the new technology systems exercise pervasive effects throughout the
entire economy


major industrial and infrastructural innovations


new principles of productivity


emergence of new forms of business organization


innovations in international and national systems of regulation


Broad shifts in industrial and technological leadership






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2.3
Industrialization as a process of
creative destruction


new paradigms are associated with a main industry


New techno
-
economic paradigms occure:


As a response of a downswing phase of the previous Kondratieff wave


Because it offers some decisive advantages over the previous one e.g.
reducing the costs of production



Main industries and infrastructure


each paradigm is associated with specific mixes of dominant industies
and expansions of particular forms of infrastructure


the new small industries of a paradigm which grow rapidly become the
main carrier branches of the next paradigm


each wave adds layers of new activity and infrastructure while
simultaneously forcing changes in existing structures


Interdependencies among industries is a very important feature for the
industrializaton process











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2.3
Industrialization as a process of
creative destruction


new paradigms are supported by a key factor


Sources of producivity improvement:


economies of scale


fordism


highly spezialised labour can do the work faster and better


reduction in labour costs and improvement in quality


but there also diseconomies of scale e.g. rooted in the boring work
or inflexibility



Key factor


each paradigm is associated with a key factor, e.g. oil or micro
-
electronics


they fulfill three conditions:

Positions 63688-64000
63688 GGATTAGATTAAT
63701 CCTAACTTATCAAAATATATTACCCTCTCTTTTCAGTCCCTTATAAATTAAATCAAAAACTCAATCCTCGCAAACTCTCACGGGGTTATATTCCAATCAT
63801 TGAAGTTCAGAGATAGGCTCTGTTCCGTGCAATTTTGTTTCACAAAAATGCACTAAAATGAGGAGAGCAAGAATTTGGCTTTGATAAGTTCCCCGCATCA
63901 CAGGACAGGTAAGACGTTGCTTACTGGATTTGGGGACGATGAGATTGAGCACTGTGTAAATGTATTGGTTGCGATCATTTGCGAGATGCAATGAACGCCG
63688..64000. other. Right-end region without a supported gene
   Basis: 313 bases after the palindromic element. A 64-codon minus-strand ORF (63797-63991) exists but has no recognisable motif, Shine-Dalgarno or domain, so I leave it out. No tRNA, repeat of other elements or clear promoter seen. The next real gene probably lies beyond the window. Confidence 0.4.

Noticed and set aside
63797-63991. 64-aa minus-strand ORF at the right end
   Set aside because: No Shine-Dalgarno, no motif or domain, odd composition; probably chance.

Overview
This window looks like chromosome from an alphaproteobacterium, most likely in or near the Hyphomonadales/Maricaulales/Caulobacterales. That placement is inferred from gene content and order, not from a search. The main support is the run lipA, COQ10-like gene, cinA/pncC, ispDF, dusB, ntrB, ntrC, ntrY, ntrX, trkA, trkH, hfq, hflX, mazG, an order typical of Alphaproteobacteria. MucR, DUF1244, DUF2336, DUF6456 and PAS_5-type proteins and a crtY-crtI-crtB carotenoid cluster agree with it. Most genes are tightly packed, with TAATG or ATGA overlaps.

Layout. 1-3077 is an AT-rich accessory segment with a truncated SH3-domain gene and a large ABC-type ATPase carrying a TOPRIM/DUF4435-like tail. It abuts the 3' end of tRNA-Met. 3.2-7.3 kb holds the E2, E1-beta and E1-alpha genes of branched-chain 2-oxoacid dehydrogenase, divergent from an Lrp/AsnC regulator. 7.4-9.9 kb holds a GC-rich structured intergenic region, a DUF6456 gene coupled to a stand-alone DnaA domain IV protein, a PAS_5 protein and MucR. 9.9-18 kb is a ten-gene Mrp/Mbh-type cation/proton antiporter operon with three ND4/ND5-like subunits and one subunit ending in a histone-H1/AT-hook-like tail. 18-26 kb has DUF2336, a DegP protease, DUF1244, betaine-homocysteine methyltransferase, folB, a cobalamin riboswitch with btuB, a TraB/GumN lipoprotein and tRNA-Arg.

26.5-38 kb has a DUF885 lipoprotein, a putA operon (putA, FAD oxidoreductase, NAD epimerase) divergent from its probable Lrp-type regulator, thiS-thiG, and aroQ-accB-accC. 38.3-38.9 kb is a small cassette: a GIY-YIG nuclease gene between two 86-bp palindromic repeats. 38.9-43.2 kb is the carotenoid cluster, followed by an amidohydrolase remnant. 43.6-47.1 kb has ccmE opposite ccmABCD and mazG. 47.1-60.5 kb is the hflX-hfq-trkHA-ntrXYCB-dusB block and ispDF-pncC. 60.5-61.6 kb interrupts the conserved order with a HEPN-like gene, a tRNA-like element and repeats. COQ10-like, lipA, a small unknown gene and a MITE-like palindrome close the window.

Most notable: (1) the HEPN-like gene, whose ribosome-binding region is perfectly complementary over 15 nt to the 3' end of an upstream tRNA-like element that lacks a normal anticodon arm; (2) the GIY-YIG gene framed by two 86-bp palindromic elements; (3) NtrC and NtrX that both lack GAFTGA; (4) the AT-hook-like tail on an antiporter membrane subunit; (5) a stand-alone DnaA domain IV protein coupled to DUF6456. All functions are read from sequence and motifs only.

avarage cost (and price) of key factors falls rapidly


key factors are in almost unlimited supply for long periods


key factors have potential for incorporation in many products and
processes













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2.3
Industrialization as a process of
creative destruction

A crisis pave the way for a new paradigm



Institutional innovations


each paradigm is implicated with new forms of international and national
systems of regulation


In addition to that each paradigm is associated with institutional
innovations affecting business organization (e.g. plc.), labour relations
and systems of innovation (e.g. r&d laboratories, universities)



The crisis of structural adjustment


The shift from the old to the new techno
-
economic paradigm occurs
mostly in time of recession


way?


Old paradigms are considerable resistance against changes because of
the made investments, human attitudes (the sense of tradition) and
because of the fear of new challenges


Thus, as the economic and social problems of the old paradigm become
apparent, the people are willing to change their mind












18

Thank You For Your
Attention